A convicted Ponzi schemer whose prison sentence President Donald J. Trump commuted in one of his last official White House acts is facing new federal fraud charges for defrauding investors in a series of bogus deals.

The man, Eliyahu Weinstein, a former used car salesman from Lakewood, NJ, was serving a 24-year sentence in connection with two schemes when Mr. Trump released him from prison in January 2021. One involved defrauding members of his inner circle. Orthodox Jewish community of over $200 million.

On Wednesday, federal prosecutors in New Jersey charged Mr. Weinstein, 48, along with four other men, with defrauding at least 150 people out of $35 million. They are accused of luring people into supposedly lucrative investments in scarce supplies of Covid-19 and baby formula and even in first aid kits destined for war-torn Ukraine.

“These were reckless and complex crimes that involved multiple conspirators and drew right from Weinstein’s fraud playbook,” Philip R. Sellinger, the U.S. attorney for New Jersey, said at a news conference.

As The New York Times reported, Mr. Weinstein was one of many who received leniency from Mr. Trump, bypassing the official process and relying on well-connected lobbyists and lawyers to get help.

After Mr. Trump commuted his sentence, Mr. Weinstein promised to turn over a new leaf in a video message to his supporters. posted online from local publication, The Lakewood Scoop.

“My goal is to make everyone proud of me and live my life in the right fashion,” he said.

On Wednesday, Mr. Weinstein and his co-defendants were charged with wire fraud and conspiracy to obstruct justice. Mr. Weinstein was ordered arrested after an initial appearance in federal court in Trenton, NJ, as was a co-defendant, Shlomo Erez, 55, an Israeli citizen.

A federal magistrate judge set bail at $500,000 for a third defendant, Aryeh L. Bromberg, 49, of Lakewood, NJ. Two other defendants, Joel L. Wittels, 57, of Lakewood, and Alaa M. Hattab, 34, of Ottawa, Canada, remained at large

A lawyer for Mr. Weinstein, Eric M. Creizman, declined to comment. Ricardo Solano Jr., a lawyer for Mr. Bromberg, declined to comment. Information on attorneys for the other defendants was not immediately available.

Mr. Weinstein, Mr. Sellinger said, “picked up right where he left off” after leaving prison, concocting a scheme to solicit investments through a company called Optimus Investments Inc., which he operated with Mr. Bromberg and Mr. Wittels. .

Acknowledging that investors wouldn’t give him “one penny” if they knew his true identity, according to what prosecutors said was a secretly recorded conversation, Mr. Weinstein ran Optimus using the pseudonym Mike Konig when dealing with lenders, potential investors and business people. partners

“I ended up Ponzied and lied to people to cover us up,” Mr. Weinstein was also recorded as saying, according to the complaint.

Much of the money that flowed into Optimus came from a second company controlled by two unidentified co-conspirators, Tryon Management Group LLC, according to a criminal complaint.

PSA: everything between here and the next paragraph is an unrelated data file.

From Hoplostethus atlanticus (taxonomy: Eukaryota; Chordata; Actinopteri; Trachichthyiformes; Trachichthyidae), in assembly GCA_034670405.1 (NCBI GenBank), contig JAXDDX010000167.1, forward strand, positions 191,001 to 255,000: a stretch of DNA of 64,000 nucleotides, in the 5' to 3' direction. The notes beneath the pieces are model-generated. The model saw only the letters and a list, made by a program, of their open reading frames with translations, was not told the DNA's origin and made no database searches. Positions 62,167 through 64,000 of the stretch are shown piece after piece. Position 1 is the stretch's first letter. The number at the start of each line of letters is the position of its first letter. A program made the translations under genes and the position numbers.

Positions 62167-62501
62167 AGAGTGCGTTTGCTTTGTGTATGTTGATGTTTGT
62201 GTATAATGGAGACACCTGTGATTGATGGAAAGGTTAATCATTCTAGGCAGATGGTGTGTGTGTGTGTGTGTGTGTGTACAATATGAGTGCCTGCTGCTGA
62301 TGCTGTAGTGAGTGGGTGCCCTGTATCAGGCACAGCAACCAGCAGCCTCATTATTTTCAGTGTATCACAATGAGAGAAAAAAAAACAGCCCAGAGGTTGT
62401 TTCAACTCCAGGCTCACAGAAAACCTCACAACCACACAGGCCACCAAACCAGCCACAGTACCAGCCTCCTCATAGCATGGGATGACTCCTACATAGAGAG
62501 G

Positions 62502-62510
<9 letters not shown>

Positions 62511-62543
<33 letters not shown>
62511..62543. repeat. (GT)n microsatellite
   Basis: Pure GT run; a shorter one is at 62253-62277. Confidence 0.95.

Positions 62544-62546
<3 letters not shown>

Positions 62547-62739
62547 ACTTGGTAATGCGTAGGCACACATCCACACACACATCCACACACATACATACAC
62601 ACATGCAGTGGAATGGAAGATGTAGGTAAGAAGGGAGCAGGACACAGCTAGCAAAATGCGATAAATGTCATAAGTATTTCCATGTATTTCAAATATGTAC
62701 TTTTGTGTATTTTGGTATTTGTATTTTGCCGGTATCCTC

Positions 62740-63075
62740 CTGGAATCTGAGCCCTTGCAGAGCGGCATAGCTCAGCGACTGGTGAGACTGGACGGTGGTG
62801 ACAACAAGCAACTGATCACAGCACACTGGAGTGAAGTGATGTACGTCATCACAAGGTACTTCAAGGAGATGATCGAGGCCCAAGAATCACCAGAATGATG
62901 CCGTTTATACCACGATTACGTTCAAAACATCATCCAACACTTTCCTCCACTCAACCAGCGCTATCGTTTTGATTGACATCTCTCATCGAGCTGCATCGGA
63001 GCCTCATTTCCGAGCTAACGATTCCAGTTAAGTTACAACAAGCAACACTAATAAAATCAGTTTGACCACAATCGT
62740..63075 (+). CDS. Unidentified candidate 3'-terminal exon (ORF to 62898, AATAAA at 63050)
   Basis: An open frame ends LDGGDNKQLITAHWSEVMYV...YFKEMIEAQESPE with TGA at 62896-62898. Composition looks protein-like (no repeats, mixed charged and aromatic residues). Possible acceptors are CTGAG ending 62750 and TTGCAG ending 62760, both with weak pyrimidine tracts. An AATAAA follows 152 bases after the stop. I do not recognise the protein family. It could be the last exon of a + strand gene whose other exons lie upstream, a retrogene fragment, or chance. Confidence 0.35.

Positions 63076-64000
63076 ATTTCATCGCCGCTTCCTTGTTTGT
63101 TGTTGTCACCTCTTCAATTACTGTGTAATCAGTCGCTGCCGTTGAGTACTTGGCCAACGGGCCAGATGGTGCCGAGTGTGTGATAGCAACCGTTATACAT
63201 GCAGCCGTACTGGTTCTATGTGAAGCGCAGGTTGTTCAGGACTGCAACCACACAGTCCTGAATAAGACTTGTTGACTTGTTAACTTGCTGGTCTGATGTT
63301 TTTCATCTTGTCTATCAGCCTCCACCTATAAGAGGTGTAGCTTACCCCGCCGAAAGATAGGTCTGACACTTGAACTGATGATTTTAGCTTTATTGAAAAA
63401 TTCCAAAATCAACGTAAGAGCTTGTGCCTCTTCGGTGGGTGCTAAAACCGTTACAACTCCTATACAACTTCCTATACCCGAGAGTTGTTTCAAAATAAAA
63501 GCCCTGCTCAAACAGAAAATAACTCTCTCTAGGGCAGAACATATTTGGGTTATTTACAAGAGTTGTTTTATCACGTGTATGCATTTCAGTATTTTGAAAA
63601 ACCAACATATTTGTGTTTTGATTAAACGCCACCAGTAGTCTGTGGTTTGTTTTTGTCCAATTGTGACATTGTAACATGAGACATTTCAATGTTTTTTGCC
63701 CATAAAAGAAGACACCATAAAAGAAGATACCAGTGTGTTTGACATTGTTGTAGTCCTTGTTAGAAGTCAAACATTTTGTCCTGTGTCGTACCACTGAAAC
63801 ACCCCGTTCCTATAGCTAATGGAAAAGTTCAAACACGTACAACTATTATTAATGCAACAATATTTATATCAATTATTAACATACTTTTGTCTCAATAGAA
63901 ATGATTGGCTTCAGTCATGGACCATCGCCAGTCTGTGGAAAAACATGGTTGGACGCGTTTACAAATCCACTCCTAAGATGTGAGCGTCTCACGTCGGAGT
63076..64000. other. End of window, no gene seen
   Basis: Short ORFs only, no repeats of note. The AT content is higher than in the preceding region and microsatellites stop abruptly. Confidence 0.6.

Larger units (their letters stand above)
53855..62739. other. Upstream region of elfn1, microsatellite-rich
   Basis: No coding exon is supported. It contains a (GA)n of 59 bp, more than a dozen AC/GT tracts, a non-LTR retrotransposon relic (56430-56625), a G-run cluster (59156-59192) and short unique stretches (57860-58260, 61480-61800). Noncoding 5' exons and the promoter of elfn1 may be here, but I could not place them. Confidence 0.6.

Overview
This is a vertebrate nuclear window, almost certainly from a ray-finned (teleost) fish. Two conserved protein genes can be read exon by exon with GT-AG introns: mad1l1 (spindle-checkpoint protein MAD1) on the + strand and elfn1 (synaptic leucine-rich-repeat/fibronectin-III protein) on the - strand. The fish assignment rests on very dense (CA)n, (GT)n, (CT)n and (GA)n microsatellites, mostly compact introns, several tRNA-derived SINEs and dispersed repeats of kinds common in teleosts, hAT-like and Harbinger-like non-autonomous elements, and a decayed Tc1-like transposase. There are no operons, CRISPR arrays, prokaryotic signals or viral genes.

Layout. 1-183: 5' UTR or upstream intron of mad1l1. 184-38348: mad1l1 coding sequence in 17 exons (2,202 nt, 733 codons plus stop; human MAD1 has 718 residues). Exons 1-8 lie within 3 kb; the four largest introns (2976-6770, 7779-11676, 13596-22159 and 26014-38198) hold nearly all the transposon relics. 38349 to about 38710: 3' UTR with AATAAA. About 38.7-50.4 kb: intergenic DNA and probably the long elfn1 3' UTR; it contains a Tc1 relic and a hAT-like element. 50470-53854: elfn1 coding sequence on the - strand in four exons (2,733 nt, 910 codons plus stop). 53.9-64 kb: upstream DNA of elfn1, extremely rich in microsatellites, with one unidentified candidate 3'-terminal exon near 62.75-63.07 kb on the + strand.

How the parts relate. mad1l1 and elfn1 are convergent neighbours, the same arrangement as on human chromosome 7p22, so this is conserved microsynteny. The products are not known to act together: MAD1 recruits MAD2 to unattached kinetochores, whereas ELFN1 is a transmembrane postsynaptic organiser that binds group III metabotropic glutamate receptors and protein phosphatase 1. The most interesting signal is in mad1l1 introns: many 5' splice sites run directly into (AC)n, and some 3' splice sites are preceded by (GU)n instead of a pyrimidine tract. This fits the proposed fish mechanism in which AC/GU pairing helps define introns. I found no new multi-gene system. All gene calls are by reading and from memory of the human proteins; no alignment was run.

Tryon promised its investors supposedly lucrative opportunities to invest in the bogus deals, and it funneled the money they raised to Mr. Weinstein through Optimus, the complaint says.

By February 2022, according to the complaint, Tryon was unable to pay its investors. Mr. Weinstein agreed with his owners to pool money from both firms’ existing investors to pay other investors in a Ponzi-like fashion, the complaint says.

Six months later, the complaint says, Mr. Weinstein revealed his true identity to the Tryon owners in a secretly recorded meeting. At a second meeting, the complaint says, he admitted he misrepresented a Tryon investor and made false statements about the Optimus deals.

The prison sentence that Mr. Trump served was in connection with two schemes to which Mr. Weinstein pleaded guilty. In the first, he admitted to defrauding investors out of $200 million by luring them into bogus real estate investments and land deals.

The second scheme, which he hatched while awaiting trial on the first, involved what he claimed was access to Facebook stock around the time of the company’s initial public offering.

In announcing the change in Mr. Weinstein’s sentence, White House officials said the move was supported by, among others, Representative Jeff Van Drew, Republican of New Jersey, and the lawyer Alan Dershowitz.

A spokesman for Mr. Van Drew did not respond to a request for comment on Wednesday. Contacted by email, Mr. Dershowitz downplayed his role in winning Mr. Weinstein’s release.

“I had little or nothing on him personally,” Mr. Dershowitz said. “I gave legal advice to an organization that recommended shortening of sentences. If he is found guilty a second time, he will receive no mercy.”

Barry Wachsler, who helped fund Mr. Weinstein’s court appeals and clemency, continued to support him on Wednesday, saying in an interview that he had spoken with Mr. Weinstein and that his friend was in “total disbelief” about the new allegations.

Mr. Wachsler maintained that they stemmed from prosecutors’ bitterness over Mr. Weinstein’s sentence being commuted and that Mr. Weinstein’s activities since leaving prison were legal.

“They wanted to get him, and they looked for every opportunity, and they got it,” Mr. Wachsler said. “They wanted to teach him a lesson — whether it’s hate the fact that Trump commuted his sentence, whatever it was.”

Kenneth P. Vogel contributed reporting.

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